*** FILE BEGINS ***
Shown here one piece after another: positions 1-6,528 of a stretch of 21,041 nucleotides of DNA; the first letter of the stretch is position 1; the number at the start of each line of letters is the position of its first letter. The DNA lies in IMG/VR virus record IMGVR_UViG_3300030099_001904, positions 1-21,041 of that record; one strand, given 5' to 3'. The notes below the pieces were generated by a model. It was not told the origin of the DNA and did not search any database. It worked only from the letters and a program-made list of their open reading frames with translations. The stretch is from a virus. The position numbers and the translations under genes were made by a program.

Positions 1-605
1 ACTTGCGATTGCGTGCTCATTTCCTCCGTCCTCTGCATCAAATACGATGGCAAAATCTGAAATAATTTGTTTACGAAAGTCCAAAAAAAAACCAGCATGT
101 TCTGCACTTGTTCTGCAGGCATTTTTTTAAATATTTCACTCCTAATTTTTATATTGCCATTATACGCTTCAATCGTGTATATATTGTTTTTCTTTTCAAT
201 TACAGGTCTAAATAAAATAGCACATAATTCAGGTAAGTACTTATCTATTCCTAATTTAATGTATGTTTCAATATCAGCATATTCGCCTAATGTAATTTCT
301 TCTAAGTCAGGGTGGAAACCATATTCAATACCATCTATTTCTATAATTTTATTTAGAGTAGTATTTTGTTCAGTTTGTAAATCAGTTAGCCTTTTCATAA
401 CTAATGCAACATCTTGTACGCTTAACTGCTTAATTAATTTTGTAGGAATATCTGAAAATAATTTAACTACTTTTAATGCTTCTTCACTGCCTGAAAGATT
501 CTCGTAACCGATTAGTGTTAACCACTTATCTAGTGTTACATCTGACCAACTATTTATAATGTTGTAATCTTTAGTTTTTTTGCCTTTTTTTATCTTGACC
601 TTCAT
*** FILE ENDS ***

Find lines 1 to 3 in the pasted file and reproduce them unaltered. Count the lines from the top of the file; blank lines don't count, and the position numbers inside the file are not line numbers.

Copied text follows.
Shown here one piece after another: positions 1-6,528 of a stretch of 21,041 nucleotides of DNA; the first letter of the stretch is position 1; the number at the start of each line of letters is the position of its first letter. The DNA lies in IMG/VR virus record IMGVR_UViG_3300030099_001904, positions 1-21,041 of that record; one strand, given 5' to 3'. The notes below the pieces were generated by a model. It was not told the origin of the DNA and did not search any database. It worked only from the letters and a program-made list of their open reading frames with translations. The stretch is from a virus. The position numbers and the translations under genes were made by a program.

Positions 1-605
1 ACTTGCGATTGCGTGCTCATTTCCTCCGTCCTCTGCATCAAATACGATGGCAAAATCTGAAATAATTTGTTTACGAAAGTCCAAAAAAAAACCAGCATGT